Fantastic cinematography can make a film unforgettable. When done well, it’s like every still frame is a work of art. Color plays a vital role in this, and a cinematographer’s choices set the mood of a scene. Graphic designer Ruby Radulescu demonstrates the importance of a movie’s color spectrum in a fascinating series called Movies in Color. The premise is simple: she creates detailed color palettes based on a frame of a famous film.
Miu and Kanna are two young sisters growing up in Japan. As their proud father, Nagano Toyokazu doesn’t just take candid shots of his daughters, he enjoys making up fictional scenes that stretch their creativity. He come up with ideas, jots down some notes and then asks his daughters to ham it up for the camera.
“In this way, I hope that these pictures will remind my daughters of their fun memories when they grow up,” he says.
Tokokazu loves sharing his family photos online so that others can enjoy them. “I hope that the photos I take will continue to make people from around the world smile and make them happy.”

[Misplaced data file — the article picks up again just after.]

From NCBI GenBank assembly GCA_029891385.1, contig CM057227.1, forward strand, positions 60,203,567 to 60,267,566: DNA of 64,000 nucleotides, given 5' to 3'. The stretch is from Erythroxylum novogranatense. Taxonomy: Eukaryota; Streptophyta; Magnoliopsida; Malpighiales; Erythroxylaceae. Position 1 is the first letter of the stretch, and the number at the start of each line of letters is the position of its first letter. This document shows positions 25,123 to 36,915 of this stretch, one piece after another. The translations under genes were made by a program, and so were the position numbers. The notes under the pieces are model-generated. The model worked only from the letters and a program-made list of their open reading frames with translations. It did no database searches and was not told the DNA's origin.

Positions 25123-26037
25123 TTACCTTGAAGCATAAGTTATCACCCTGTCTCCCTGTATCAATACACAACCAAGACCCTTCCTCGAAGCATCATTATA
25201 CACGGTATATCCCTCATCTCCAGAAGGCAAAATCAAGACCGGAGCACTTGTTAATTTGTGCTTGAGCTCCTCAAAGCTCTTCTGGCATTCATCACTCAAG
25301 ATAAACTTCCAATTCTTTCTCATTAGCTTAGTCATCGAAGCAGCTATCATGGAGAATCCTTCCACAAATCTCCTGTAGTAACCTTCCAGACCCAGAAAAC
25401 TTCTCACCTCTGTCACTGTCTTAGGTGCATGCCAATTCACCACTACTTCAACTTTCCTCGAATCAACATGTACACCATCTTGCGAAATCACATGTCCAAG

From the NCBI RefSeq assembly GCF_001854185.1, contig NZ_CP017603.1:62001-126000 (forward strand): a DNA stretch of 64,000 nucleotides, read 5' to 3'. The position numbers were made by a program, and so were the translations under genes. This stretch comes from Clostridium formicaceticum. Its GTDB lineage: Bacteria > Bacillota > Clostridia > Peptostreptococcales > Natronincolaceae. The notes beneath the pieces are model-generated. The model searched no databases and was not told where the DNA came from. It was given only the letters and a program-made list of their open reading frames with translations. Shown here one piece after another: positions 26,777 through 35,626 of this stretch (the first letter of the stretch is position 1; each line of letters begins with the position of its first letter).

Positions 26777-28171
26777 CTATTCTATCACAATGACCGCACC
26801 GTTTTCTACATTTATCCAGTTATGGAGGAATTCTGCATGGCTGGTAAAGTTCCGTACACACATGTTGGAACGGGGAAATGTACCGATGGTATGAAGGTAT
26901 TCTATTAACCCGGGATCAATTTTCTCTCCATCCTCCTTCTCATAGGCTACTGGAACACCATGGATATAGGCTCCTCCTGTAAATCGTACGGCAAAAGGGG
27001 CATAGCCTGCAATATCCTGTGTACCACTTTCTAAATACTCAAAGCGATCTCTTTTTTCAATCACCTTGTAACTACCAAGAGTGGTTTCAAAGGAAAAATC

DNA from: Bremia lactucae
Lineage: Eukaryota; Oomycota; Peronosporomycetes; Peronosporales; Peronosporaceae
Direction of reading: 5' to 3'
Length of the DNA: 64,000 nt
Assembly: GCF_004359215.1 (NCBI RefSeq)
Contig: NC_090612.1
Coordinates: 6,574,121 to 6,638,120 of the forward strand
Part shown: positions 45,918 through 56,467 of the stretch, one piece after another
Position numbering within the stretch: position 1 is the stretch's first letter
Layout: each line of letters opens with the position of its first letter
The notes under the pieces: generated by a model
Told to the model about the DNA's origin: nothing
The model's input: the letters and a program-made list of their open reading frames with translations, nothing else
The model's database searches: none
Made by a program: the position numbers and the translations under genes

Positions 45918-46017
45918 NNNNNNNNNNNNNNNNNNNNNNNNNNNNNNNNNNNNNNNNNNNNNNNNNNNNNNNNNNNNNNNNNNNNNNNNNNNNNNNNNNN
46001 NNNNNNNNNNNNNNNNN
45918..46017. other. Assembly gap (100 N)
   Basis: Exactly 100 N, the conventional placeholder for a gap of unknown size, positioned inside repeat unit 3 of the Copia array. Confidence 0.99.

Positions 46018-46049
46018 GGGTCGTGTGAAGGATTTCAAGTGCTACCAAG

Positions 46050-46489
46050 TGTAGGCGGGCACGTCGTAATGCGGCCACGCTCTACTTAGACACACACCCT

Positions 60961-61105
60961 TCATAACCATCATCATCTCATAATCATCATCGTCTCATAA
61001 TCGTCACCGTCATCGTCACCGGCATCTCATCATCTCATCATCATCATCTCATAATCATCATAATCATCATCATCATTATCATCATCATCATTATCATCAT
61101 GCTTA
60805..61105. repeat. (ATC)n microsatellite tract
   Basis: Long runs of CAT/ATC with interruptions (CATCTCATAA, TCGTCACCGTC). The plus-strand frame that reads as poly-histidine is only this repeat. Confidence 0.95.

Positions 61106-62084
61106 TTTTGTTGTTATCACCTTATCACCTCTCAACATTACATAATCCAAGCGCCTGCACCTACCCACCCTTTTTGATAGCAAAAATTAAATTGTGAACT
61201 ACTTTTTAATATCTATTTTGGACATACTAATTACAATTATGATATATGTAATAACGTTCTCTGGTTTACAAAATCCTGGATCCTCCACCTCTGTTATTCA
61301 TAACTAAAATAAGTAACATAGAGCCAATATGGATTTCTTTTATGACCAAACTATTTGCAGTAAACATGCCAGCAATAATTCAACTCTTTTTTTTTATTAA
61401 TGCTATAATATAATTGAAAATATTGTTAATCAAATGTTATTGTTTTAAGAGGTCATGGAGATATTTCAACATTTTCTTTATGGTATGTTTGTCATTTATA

“Since I live far away from where the earthquake hit, the situation around me is not different after the earthquake than it was before. However, a great number of Japanese people have been suffering in a devastating situation,” he tells us.
“While I was frustrated with myself for not being able to do anything but watch the news, some Japanese Flickr users came up with a proposal. With the idea of wanting to help victims of the disaster, even in a small way, we are appealing together with other Flickr users for donations from people around the world.
“We have already received kind messages from many people. We believe that these messages will reach the victims and give them hope. I can feel the power and appeal of photos, and I am grateful for having connected with people throughout the world through photography.”
Nagano Toyokazu: Flickr